Five reasons Brian Kelly’s policy should change
Letter to the Editor | Monday, September 30, 2013
Following Saturday’s home loss to Oklahoma, some football players left the field before singing the Alma Mater with the student body. The student body with met this boos and frantic “Come here” hand signals. Later, Coach Brian Kelly stated that the policy is that football players will immediately leave the field following a loss. Below are five reasons this policy needs a makeover.
One, regardless of his intentions, it sends a bad message.
Coach Kelly said in a press conference following the loss to Oklahoma, “It’s important to get the team back into the locker room and get them under my guidance.” As the coach of a football team whose players attend a University steeped in proud tradition, part of Kelly’s guidance should include being aware of said traditions. The football players are not Coach Kelly’s personal army, they are students of the University of Notre Dame.
Two, respect the fans.
The fans booed the football team once on Saturday. This was when some of the players began to walk to the tunnel. The students and alumni who come to games have nothing but respect for the football team, and many of us stayed not to watch Tommy Rees throw to invisible receivers, but to put our arms around each others’ shoulders and sing “Notre Dame, Our Mother.” We stand united with the team, win or lose and it would be nice to know the team feels the same way.
Three, respect the players.
Coach Kelly said that following a loss, he is concerned about talking to the players immediately after the teams shake hands. I understand that. Presumably, he wants to discuss the game and ways to improve, as well as boost morale. By telling the players to march past the student section and into the tunnel, he is sending a message to his players that they do not deserve to sing the alma mater. He is saying that they are not worthy of joining their fellow students in a display of solidarity and love. I wonder what that does for morale?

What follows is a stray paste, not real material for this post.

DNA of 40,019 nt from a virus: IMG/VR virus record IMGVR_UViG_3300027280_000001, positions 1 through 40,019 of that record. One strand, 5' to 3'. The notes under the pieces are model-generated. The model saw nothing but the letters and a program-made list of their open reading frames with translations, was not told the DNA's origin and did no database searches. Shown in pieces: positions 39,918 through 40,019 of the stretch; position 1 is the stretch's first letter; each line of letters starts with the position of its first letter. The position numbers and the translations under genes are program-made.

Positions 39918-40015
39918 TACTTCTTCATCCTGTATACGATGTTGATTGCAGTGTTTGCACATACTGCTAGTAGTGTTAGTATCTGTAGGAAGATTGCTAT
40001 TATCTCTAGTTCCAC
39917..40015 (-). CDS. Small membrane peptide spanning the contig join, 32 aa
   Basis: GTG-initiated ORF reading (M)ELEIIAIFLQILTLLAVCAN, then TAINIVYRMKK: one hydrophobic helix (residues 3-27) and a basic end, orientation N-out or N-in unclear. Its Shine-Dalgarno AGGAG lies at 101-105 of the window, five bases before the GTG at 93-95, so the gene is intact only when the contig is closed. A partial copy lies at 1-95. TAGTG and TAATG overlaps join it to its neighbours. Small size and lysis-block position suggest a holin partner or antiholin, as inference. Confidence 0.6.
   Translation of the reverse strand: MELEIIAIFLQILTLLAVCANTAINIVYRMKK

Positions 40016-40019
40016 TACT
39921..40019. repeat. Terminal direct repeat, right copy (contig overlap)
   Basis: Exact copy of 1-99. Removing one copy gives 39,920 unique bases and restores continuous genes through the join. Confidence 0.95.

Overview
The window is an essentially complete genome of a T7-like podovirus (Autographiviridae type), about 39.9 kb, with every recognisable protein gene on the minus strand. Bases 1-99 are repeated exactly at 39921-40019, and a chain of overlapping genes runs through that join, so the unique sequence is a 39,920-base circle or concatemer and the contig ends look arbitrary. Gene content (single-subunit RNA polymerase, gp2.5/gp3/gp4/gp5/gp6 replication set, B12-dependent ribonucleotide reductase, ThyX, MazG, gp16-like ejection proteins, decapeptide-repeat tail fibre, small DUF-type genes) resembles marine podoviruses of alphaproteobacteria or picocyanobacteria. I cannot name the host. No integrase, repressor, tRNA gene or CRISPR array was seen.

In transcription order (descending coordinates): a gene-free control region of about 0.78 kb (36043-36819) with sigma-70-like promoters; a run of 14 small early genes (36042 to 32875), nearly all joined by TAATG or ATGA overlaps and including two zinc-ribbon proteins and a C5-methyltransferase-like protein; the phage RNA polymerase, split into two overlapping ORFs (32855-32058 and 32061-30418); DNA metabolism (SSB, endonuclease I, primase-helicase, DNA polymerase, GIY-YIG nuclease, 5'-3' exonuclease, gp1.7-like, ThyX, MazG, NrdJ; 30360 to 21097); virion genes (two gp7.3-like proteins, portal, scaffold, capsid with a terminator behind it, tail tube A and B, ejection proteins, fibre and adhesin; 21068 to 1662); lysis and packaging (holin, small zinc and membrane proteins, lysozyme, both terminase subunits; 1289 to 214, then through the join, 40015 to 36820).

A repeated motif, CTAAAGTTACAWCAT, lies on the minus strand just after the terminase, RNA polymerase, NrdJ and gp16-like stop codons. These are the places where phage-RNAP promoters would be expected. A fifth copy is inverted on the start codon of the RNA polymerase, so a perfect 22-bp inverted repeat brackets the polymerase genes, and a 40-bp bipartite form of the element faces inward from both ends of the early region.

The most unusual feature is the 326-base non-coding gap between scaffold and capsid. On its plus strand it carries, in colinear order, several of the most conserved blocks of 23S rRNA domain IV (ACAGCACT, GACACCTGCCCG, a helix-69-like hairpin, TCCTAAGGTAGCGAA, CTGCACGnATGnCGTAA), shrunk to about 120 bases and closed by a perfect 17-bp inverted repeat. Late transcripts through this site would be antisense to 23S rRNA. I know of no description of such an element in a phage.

Four, time constraints.
It takes two minutes to sing the Alma Mater, the same amount of time it takes Tommy Rees to throw two interceptions. If Kelly can stick with Tommy after two minutes, the team can stay on the field that much longer. It’s not like they stick around after and talk to the students. They point to the sky, shout, “Love Thee, Notre Dame!” and then walk straight to the tunnel.
Five, win or lose, she’s still your Mother.
And our hearts forever praise thee, Notre Dame.
And our hearts forever love thee Notre Dame.
That’s “forever love thee”, not “love thee only when we win.”
We are Notre Dame. We are a family and we support each other regardless of what happens on the field, court or classroom. It’s really hard to show this support when the players we’ve been cheering on aren’t there to join us.